| in the business of legislating moral use. We allow all use, commercial or 
| non-commercial, mortal or medical."   


Is Microsoft Hijacking Open Source?

,----[ Quote ]
| What really worries me is what looks like an emerging pattern in Microsoft's 
| behaviour. The EU agreement is perhaps the first fruit of this, but I predict 
| it will not be the last. What is happening is that Microsoft is effectively 
| being allowed to define the meaning of “open source” as it wishes, not as 
| everyone else understands the term. For example, in the pledge quoted above, 
| an open source project is “not commercially distributed by its 
| participants” - and this is a distinction also made by Kroes and her FAQ.      
| In this context, the recent approval of two Microsoft licences as 
| officially “open source” is only going to make things worse. Although I felt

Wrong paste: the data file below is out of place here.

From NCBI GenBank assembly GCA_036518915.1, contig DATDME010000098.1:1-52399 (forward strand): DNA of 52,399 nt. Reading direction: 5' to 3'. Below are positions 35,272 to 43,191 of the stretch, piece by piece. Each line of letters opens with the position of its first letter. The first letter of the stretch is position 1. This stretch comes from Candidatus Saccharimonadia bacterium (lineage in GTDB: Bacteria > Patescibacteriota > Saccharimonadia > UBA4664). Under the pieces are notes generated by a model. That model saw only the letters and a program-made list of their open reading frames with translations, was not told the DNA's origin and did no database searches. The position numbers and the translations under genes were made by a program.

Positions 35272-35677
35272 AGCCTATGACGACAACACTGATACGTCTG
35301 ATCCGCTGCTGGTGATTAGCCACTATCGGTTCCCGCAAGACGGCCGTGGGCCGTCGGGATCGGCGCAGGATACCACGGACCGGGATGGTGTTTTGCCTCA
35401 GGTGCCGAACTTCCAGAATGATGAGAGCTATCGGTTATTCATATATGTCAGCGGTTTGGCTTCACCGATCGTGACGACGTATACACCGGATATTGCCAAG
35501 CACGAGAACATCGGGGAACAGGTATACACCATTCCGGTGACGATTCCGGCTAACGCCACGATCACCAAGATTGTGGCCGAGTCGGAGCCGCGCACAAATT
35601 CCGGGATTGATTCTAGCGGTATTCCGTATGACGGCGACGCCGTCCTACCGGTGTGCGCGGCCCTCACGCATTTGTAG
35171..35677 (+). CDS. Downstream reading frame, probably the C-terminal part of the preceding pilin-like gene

| this was the right decision – to have ad hoc rules just because it's 
| Microsoft would damage the open source process - I also believe it's going to 
| prove a problem. After all, it means that Microsoft can rightfully point to 
| its OSI-approved licences as proof that open source and Microsoft no longer 
| stand in opposition to each other. This alone is likely to perplex people who 
| thought they understood what open source meant.       
| [...]
| What we are seeing here are a series of major assaults on different but 
| related fields – open source, open file formats and open standards. All are 
| directed to one goal: the hijacking of the very concept of openness. If we 
| are to stop this inner corrosion, we must point out whenever we see wilful 
| misuse and lazy misunderstandings of the term, and we must strive to make the  
| real state of affairs quite clear. If we don't, then core concepts like “open 
| source” will be massaged, kneaded and pummelled into uselessness.